Along with patient compliance, the growing global issue of counterfeit drugs can be a matter of life and death. Counterfeiting is such a thorny issue that the Food and Drug Administration already anticipates an increase in the sale of counterfeit or fraudulent treatments should the much-publicized avian flu emerge as a public health threat in the U.S.
According to a report on the www.fda.gov Web site, one of the ways the organization will continue to strengthen the safety and security of the U.S. drug supply “is to encourage pharmaceutical manufacturers to take advantage of new technologies that provide protective packaging and other features to ensure the product is both authentic and has not been tampered with.”
Earlier this year, the FDA announced “tremendous progress toward the development and implementation of a standard track-and-trace system using RFID for widespread use in the drug distribution chain. Significant advancements are also being made in developing an electronic pedigree (chain of custody) for drug products. Additionally, drug manufacturers are increasing their use of anti-counterfeiting technologies such as holograms, color-shifting inks, and covert markings on drug products and packaging.”
Medi-Flex’s Linda McBride points out that “preventing counterfeit drug products from reaching consumers is not a simple task, and the implementation of RFID is only part of the solution. Another part is the development and utilization of pedigrees that identify the path a drug product has taken from the manufacturer.”
Nancy St. Laurent of Lockwood Greene says, “RFID and other identification methods to prevent counterfeiting will affect packaging materials and equipment to handle RFID labeling. There are other methods that can be used, too, and I often hear about multi-layering of different methods for packaging materials.”
Outsourcing and contract packaging
Outsourcing of jobs to contract packagers (CPs) continues to be an important issue for many packagers, including those in the healthcare field. “I see continued outsourcing or contract packaging occurring due to the large number of start-up companies,” believes St. Laurent. “These are mostly biotech companies, but also pharmaceutical companies.”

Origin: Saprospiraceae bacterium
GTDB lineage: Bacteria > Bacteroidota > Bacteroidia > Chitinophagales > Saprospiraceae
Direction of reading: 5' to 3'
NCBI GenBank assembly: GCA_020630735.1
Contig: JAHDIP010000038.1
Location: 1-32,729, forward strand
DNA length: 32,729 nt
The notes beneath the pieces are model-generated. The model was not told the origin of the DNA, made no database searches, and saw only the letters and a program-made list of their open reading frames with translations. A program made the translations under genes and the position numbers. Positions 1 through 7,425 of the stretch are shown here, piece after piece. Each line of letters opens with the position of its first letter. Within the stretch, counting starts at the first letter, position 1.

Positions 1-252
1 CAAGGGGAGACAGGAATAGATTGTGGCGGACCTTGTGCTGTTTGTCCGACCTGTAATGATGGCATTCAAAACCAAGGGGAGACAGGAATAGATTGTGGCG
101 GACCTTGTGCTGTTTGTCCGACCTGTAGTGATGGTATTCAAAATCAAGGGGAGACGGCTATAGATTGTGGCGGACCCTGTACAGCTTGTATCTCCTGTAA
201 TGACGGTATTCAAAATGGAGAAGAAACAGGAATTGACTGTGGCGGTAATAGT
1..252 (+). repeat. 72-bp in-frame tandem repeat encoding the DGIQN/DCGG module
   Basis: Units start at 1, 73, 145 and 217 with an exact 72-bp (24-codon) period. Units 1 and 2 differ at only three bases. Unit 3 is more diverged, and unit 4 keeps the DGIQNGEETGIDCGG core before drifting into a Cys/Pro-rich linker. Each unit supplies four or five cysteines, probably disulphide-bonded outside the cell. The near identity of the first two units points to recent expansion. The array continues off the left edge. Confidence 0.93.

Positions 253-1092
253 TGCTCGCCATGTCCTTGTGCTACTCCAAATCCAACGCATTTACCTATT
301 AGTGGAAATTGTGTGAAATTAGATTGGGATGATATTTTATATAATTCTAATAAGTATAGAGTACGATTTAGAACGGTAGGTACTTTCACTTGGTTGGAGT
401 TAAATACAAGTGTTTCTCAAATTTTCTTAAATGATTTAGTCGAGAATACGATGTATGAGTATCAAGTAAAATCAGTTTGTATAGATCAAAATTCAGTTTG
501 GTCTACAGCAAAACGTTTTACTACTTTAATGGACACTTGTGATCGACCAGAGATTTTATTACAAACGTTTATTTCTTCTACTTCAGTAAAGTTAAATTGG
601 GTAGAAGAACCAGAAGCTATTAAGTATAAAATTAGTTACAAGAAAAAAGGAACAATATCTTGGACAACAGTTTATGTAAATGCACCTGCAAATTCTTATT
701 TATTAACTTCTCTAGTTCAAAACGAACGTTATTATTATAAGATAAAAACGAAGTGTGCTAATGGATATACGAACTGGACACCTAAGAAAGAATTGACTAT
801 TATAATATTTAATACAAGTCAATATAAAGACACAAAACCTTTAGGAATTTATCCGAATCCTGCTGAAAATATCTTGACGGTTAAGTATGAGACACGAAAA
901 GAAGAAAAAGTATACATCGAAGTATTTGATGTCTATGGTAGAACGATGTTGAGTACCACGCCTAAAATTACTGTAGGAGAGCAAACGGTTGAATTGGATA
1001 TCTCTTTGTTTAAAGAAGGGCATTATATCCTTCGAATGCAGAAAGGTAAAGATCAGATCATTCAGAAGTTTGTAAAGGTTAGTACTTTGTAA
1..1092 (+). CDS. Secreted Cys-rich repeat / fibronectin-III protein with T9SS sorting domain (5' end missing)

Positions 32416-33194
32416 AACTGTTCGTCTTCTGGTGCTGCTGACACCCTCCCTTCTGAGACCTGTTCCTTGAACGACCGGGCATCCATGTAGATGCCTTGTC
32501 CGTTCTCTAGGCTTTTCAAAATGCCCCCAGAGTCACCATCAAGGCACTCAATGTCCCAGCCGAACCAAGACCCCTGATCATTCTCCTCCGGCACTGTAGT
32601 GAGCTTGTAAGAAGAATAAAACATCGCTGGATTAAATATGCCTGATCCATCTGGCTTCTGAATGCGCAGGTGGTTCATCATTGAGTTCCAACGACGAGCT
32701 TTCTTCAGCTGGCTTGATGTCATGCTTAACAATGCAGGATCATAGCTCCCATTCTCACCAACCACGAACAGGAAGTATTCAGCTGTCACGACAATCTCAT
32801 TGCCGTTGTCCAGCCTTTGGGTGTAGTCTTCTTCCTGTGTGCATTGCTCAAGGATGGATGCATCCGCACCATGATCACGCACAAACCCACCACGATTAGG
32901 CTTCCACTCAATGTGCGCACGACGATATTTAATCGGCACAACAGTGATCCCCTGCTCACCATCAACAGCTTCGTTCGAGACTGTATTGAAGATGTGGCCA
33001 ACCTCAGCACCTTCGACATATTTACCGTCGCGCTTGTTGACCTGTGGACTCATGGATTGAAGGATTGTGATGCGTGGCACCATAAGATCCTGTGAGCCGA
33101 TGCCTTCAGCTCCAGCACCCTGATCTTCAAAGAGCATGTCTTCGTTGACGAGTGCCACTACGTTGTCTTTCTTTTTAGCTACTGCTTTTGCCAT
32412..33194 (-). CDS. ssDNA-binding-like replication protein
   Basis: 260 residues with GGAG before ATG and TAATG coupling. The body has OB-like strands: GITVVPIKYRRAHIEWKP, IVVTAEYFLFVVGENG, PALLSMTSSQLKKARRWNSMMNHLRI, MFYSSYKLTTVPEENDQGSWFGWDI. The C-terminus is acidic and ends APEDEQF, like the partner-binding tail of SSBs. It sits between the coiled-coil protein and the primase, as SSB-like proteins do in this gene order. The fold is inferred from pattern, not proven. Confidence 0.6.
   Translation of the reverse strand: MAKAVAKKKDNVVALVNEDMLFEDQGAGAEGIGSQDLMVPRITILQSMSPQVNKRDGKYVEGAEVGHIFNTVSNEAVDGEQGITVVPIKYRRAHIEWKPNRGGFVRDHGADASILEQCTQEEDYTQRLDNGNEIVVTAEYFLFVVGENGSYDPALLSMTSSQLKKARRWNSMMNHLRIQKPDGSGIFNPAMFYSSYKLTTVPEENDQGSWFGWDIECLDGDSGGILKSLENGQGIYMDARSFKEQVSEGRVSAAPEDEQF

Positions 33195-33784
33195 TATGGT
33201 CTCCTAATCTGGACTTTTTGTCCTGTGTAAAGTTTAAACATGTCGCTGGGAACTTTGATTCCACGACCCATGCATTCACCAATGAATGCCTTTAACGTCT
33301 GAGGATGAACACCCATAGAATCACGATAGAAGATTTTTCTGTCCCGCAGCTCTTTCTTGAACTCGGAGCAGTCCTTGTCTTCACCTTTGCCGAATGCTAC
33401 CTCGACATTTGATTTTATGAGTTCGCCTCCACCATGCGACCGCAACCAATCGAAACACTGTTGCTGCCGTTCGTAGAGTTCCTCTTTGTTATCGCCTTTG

She believes that although many CPs may have the equipment to handle existing product packaging, “that might not be the case with toxic drugs that require isolation technology, or where there are other sensitive or controlled drugs. In those cases, companies will probably build their own facility with dedicated equipment.”
RxPax’s Dana Guazzo adds, “In order to minimize costs, but still produce a quality product, pharmaceutical companies are increasingly relying on the specialized focus that contract packaging firms provide. Unfortunately, this doesn’t always address the lack of expertise available to support companies at the developmental level.”
Cardinal Health’s David Rudd anticipates that, “outsourcing will continue, especially in areas of the world where the effective labor rate is lower, whether these rates are actually lower or artificially supported by their respective governments.”
John White at Smith & Nephew Orthopedics believes outsourcing depends on a company’s “capacity issues, geographical location, core competencies, capital restraints, et cetera. A lot of energy has to be put into the selection of a contract packager. When we look at contractors, we involve a lot of Smith & Nephew expertise before we make any decisions.”
Packaging and personalized medicine
Personalized medicine is receiving media attention for its potential to treat disease through a person’s unique medical characteristics. If and when that becomes a reality is open to debate, but from a packaging perspective, individualized medicine packs the potential to revolutionize drug packaging and distribution.